Monday, April 14, 2008
Tatom's paper is here. Below is the graph that displays the data with the trend line of -0.41%.
Pooh-poohing the idea that low taxes and/or the job growth associated with lower taxes are important incentives to movers, the New Century Foundation cited several high-tax areas -- such as Washington D.C., Vermont and Oregon -- that have been attracting new residents. True enough, and another exception is North Carolina, which has a relatively high income tax and yet remains a destination state -- although North Carolina also has a smaller tax burden overall, thanks to low sales and property taxes.
Yet the general trend seems clear. The eight states in the continental United States without an income tax all gained population, even South Dakota. One of the few states in the northeast that has continued to attract people is New Hampshire -- a no-income-tax state. Indiana State University's John Tatom, a former economist at the Federal Reserve Bank of St. Louis, did more than just eyeball the trends. He applies sophisticated econometric techniques and concludes that tax rates do matter: "The in-migration rate is sensitive to the tax rate.... Each one percentage point rise in the tax rate will reduce the in-migration rate by 0.41 percentage points."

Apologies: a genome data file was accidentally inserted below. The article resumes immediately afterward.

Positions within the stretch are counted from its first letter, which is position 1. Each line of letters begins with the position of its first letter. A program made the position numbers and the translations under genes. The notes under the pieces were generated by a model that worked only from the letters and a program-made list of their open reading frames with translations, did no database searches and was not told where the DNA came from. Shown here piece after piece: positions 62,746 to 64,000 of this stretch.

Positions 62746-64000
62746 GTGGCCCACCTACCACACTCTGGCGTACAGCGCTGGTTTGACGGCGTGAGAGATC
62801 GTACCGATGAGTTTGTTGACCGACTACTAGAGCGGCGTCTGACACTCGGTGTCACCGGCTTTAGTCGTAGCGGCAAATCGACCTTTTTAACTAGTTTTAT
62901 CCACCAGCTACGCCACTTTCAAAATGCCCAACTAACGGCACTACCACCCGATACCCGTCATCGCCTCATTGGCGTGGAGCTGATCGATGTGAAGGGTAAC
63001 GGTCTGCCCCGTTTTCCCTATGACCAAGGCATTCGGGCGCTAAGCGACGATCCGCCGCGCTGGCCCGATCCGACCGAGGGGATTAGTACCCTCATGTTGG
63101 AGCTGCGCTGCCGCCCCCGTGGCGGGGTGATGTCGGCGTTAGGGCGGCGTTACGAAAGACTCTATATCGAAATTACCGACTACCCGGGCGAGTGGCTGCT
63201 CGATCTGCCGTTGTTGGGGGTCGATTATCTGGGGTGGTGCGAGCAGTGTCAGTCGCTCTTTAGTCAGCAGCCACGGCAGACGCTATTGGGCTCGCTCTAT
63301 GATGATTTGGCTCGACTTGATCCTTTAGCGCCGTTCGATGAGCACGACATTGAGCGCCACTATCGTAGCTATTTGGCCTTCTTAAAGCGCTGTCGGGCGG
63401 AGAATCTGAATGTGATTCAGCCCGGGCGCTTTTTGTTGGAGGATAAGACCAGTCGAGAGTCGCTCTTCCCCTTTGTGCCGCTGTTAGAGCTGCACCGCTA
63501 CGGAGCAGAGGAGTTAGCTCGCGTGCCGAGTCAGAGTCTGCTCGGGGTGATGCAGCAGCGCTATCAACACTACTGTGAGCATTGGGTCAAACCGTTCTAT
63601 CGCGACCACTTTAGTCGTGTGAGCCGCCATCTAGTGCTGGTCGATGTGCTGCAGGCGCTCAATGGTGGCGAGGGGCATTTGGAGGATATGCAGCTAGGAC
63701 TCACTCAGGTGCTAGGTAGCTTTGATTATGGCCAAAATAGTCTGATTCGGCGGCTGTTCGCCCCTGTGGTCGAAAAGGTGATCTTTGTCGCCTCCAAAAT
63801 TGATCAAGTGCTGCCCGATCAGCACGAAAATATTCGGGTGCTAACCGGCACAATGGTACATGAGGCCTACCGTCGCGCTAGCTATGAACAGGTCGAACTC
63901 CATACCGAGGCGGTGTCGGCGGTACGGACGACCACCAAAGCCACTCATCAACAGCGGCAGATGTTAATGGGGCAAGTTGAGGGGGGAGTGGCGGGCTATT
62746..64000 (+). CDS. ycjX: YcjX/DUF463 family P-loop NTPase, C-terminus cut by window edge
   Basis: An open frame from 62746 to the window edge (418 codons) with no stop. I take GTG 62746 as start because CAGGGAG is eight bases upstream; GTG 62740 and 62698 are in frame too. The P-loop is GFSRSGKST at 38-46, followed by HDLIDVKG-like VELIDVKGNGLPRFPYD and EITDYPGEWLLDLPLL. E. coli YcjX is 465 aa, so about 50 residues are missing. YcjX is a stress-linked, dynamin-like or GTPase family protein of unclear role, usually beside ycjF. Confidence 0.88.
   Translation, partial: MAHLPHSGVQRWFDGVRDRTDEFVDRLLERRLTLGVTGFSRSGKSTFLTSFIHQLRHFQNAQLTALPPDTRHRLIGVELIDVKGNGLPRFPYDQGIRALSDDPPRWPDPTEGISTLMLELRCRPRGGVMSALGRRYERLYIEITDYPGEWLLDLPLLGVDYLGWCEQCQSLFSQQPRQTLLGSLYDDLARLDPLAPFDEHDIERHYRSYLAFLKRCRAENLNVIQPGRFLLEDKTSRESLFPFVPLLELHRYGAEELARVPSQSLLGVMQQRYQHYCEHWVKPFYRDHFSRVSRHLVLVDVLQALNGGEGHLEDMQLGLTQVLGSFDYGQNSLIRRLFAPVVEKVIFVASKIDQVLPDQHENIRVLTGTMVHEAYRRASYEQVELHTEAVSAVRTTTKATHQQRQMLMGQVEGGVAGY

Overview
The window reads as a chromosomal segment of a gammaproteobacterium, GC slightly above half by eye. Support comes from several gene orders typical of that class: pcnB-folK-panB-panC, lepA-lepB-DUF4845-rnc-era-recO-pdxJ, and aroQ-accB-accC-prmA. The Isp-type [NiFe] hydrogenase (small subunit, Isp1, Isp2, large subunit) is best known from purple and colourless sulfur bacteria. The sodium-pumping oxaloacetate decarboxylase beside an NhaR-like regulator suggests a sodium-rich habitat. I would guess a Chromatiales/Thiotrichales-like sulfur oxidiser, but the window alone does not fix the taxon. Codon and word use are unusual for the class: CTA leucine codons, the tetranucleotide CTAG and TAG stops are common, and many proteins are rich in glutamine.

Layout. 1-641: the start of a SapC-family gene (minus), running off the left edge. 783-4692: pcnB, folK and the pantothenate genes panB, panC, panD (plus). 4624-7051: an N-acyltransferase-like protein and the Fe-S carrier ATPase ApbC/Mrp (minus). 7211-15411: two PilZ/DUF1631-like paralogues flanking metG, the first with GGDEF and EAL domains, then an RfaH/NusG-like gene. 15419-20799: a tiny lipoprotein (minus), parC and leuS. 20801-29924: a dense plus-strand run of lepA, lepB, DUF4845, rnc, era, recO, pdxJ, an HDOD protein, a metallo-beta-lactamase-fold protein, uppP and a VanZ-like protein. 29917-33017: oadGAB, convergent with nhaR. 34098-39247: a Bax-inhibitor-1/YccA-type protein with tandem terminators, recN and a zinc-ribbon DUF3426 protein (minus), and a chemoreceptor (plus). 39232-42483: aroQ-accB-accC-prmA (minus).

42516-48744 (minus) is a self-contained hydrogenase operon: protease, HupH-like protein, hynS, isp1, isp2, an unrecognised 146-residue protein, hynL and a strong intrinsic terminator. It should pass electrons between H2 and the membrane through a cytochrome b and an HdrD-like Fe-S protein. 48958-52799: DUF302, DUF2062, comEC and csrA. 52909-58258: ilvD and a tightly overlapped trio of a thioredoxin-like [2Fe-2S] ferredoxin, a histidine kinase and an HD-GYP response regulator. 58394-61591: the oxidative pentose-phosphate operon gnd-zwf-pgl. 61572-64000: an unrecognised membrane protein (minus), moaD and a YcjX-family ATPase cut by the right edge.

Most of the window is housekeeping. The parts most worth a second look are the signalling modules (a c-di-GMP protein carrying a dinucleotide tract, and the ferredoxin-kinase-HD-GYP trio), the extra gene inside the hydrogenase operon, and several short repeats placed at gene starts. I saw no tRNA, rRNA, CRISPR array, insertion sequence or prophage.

This should be used by our discussants from February on the relationship between state taxes and migration. Let me also add this fascinating State Demographer's Office report (the fascinating was a joke, son) which includes data of paired tax returns of in- and out-migrants to Minnesota. "Minnesota gains net migrants from most Midwestern states except Wisconsin. Other than Wisconsin, the biggest net losses between 2000 and 2005 were to Florida, Arizona and Texas. The largest net gains were from foreign addresses, North Dakota, Illinois and Iowa." The data would suggest to me that people leaving here are getting warm; we don't have data on age, but it's a fair guess, I'd think, that many of these are retirees.